A former Minister of Sports, Solomon Dalung, has called on the Nigeria Football Federation (NFF) and Super Falcons coach, Randy Waldrum, to sheath their swords in the interest of Nigerian football and allow the players to concentrate on the task ahead. NFF and Waldrum have been at each other’s jugular calling themselves unprintable names in the media. The Falcons will play their first game against Australia at the World Cup on Friday, August 21.
Speaking with Tribune Sports in Abuja, Dalung said the war of words between the warring parties is a recipe for failure as the girls are already distracted going to the World Cup. He said no administrators worth his salt will take the issue of player welfare with levity and expect them to perform wonders when their psyche has been affected.
“You see there is something Nigeria must understand in sports administration. For a sports administrator to be successful, he must prioritise players or athletes’ welfare. He must also recognise that sports is a very fragile investment. You can put billions in the training of a team and it can evaporate in a second.
And what do I mean? For example, you can put N500 million to develop or train a potential medal-winning athlete for Olympics. After this investment, you need to keep a stable tempo on his state of mind, put him on the track, monitor him and get results. If you injure the feelings of an athlete minutes before he goes into the competition properly, you are going to lose your whole investment. It is a very fragile investment.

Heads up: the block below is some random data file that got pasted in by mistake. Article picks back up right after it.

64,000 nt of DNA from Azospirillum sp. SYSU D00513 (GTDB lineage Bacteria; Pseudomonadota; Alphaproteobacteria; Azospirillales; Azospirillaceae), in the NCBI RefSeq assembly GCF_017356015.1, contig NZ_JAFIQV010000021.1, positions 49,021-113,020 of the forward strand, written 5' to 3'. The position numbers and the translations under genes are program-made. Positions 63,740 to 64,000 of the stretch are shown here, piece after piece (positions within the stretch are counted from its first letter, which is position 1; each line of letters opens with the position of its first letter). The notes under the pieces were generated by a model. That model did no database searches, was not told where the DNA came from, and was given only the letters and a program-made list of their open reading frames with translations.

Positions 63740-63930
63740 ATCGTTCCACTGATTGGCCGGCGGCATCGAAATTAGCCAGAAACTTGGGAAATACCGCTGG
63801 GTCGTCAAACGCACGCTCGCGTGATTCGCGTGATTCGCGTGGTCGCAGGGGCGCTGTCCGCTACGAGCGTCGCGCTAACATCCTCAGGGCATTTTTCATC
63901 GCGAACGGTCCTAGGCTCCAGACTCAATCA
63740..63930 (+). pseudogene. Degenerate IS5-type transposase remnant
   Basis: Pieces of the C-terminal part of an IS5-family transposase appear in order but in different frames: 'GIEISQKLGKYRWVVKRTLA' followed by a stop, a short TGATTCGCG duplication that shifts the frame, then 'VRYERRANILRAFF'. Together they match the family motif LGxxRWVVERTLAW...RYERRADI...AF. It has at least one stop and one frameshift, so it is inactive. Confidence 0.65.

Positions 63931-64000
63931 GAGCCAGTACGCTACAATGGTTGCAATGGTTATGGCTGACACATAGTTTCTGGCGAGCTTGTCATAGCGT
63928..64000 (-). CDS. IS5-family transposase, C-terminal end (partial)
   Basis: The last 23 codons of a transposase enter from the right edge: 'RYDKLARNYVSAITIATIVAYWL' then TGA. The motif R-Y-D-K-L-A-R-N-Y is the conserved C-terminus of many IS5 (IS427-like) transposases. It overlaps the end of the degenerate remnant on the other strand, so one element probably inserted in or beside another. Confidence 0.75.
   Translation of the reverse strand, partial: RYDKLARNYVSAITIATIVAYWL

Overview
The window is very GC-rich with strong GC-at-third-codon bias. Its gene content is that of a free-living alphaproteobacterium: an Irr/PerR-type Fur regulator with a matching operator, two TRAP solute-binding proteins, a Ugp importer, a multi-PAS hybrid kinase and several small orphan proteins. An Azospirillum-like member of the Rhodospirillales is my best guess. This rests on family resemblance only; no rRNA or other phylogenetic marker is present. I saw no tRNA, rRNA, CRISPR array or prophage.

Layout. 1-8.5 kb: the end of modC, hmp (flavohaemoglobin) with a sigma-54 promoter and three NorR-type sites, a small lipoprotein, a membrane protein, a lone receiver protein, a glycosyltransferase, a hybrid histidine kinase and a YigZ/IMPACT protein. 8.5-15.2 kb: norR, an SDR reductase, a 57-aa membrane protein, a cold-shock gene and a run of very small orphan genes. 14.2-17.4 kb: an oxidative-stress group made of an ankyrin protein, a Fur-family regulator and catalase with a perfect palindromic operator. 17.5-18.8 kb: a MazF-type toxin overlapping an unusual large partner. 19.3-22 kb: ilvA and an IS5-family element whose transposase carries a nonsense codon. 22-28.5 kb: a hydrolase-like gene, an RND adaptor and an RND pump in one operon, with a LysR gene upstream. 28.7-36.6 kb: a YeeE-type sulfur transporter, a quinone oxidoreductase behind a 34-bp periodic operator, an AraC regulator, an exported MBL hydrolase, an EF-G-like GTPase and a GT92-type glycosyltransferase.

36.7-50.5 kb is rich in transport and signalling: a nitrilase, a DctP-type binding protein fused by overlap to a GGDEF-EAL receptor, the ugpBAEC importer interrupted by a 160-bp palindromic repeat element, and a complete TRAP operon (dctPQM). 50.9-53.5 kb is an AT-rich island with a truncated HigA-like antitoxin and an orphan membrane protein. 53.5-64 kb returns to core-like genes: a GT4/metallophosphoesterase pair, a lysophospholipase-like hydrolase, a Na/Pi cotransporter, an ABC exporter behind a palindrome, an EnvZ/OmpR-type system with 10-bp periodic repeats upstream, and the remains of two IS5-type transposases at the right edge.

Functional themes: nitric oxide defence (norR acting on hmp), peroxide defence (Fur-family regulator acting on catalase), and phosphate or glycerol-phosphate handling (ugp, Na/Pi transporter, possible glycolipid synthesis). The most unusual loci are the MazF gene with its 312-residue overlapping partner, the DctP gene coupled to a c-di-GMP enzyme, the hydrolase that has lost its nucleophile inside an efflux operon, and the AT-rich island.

“If we want to maintain our integrity as nine-time African champions, we must address the current in-house fighting between the NFF and the coach which is a recipe for doom because the players are going to be at the receiving end. If the coach is not happy, there is no way the players will play well. The players derive their inspiration from the body language of their coach. So NFF must in the interest of the nation and the passion that Nigerians have for football bury the hatchet and look at the competition. Every other thing can be done after the competition,” the former minister told Tribune Sports.